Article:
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Vital Stories

In The Gambia, Counting Everyone Starts in The Community

Vital Strategies
A community member receives a birth certificate following registration.

The COVID-19 pandemic has hit public health systems doubly hard: in too many places, the emergency response to rapidly rising caseloads has come at the expense of essential services. In The Gambia, health services such as birth and death registration, routine immunizations and access to medical staff were interrupted as the country went into a nationwide state of emergency. Rates of birth and death registration—which are crucial to unlocking social benefits such as education, access to healthcare, and securing inheritances and the right to vote—in particular saw a sharp decline. 

Supported by Vital Strategies’ Global Grants Program, part of the Bloomberg Philanthropies Data for Health Initiative, The Gambian Ministry of Health addressed the issue by building a community-based surveillance system in the Lower River Region—an area especially at risk for the spread of COVID-19 due to its proximity to the trans-Gambia highway, a busy route which carries people and goods to and from surrounding Senegal, Mali and Guinea. In this kind of surveillance system, members of a community systematically identify and report local events of public health significance. 

Community volunteers collect information on births and deaths at a mass registration event.
Central supervisors and UNICEF staff are briefed during a monitoring visit in Kiang Central district.

Leading this project was a large network of community volunteers previously established by the Ministry of Health and the Gambia Red Cross Society. Leveraging this network, the Global Grants Program supported the Ministry to train volunteers to detect and report signs of COVID-19, measles and acute flaccid polio in their own communities, while also bringing civil registration and vital statistics (CRVS) services to people’s doorsteps. Volunteers were provided with tools including registers, mobile phones and bicycles to easily find and assist families and households in their communities.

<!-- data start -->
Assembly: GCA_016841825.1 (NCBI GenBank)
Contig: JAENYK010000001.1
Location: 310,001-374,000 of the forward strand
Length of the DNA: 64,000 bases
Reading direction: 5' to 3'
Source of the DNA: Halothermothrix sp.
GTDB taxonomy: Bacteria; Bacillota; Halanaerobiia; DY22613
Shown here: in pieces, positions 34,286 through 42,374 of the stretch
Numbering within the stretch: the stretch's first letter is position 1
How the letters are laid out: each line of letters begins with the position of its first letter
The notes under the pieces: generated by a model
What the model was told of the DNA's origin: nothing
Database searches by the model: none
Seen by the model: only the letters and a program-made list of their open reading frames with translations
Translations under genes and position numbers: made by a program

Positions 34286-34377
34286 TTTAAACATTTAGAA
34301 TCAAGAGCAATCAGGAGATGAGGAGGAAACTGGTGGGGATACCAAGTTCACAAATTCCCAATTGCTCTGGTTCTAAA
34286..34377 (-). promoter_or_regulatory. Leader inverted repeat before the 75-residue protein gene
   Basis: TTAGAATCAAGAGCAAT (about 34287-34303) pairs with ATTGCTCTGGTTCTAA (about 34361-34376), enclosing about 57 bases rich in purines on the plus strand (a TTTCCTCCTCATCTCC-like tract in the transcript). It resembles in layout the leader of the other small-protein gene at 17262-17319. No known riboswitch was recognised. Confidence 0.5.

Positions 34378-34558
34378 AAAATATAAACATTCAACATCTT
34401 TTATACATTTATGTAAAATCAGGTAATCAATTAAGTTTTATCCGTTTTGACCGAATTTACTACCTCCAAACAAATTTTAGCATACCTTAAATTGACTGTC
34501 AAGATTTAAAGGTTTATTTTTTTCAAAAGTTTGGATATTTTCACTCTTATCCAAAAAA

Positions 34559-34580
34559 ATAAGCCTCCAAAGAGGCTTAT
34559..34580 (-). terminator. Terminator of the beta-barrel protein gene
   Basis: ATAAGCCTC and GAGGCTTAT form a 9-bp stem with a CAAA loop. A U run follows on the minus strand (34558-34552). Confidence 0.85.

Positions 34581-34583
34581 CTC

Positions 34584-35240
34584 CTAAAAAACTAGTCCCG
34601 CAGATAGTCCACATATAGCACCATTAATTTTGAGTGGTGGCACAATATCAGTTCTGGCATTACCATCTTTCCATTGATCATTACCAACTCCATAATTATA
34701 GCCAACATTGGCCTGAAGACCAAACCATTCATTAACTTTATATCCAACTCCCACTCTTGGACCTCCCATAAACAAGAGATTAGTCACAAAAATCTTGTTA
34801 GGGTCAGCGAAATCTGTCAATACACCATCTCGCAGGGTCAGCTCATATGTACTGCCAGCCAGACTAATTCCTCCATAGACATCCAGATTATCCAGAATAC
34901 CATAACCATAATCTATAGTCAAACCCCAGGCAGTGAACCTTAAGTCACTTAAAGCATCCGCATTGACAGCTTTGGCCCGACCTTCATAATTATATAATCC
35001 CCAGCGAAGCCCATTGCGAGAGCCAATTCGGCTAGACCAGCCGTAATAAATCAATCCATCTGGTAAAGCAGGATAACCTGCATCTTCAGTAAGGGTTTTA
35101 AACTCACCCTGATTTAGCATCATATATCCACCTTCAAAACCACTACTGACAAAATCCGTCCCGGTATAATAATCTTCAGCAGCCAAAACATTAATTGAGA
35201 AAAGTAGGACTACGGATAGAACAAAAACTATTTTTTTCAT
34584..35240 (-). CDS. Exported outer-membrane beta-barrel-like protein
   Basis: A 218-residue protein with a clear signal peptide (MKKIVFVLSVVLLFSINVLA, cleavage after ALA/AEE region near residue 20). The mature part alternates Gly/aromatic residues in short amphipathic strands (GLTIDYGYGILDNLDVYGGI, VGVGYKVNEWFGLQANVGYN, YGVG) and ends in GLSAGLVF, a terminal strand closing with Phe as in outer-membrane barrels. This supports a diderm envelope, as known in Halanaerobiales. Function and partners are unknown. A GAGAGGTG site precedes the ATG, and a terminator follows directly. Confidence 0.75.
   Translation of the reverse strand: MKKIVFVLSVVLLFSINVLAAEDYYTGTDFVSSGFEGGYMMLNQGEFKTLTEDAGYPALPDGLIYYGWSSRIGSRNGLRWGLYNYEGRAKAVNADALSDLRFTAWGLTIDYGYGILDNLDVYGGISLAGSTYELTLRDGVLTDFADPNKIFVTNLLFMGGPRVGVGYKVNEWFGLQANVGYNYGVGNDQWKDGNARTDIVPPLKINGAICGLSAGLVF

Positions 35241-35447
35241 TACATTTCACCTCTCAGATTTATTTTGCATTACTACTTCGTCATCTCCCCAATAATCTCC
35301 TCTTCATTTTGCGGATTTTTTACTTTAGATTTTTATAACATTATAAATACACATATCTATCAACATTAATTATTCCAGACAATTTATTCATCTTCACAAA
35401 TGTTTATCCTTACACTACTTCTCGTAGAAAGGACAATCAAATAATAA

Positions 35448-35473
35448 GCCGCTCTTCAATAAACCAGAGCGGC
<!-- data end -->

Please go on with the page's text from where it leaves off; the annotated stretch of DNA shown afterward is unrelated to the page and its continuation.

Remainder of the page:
Since February 2020, volunteers have gone door to door looking for births or deaths that may have occurred without registration as well as signs of disease. These are verified by district surveillance officers and referred to members of the country’s Ministry of Health, COVID-19 Task Force or Births and Deaths Registry for treatment or follow-up action. In some communities and districts, volunteers have also held mass registration events, where families can actively report vital events like births and deaths.

Community members wait to register their vital events at a mass registration event.
Community members receive information and registration services at a mass registration event in Keneba Village, Lower River Region.

So far, the volunteers have visited more than 5,000 households from which 92 incidences of disease were identified. During this time, community volunteers also registered 3,218 births—resulting in an increase of 186% for registering children under 1 year old and an increase of 141% for children aged one to five, from 2020 to 2021. One hundred and two new death registrations since the project’s start also led to a large increase over the year before: 665%. Just last year, only 1.7% of households had registered deaths, compared to 13% in 2021. Further analysis of this data, as well as new insights on community perceptions of death registration, will be used by the Ministry of Health to target increased registration rates moving forward. 

Given the success of the Lower River Region surveillance system, the Ministry of Health and Red Cross are working on a partnership through which this work can be formally integrated into the role of community volunteers nationwide, eventually serving more families and communities around the country. This will serve as the foundation to institutionalize community-based surveillance into routine programming and reporting efforts, with plans to scale the system to all regions of The Gambia. Doing so will fill a critical gap in access to civil registration and vital statistics services as well as enhance the country’s ability to identify and prevent the spread of infectious disease—and serves as an important investment in the infrastructure needed to tackle future epidemics. 

A regional supervisor signs birth and death certificates, for distribution to beneficiaries.
A community volunteer receives a bicycle and visibility jacket.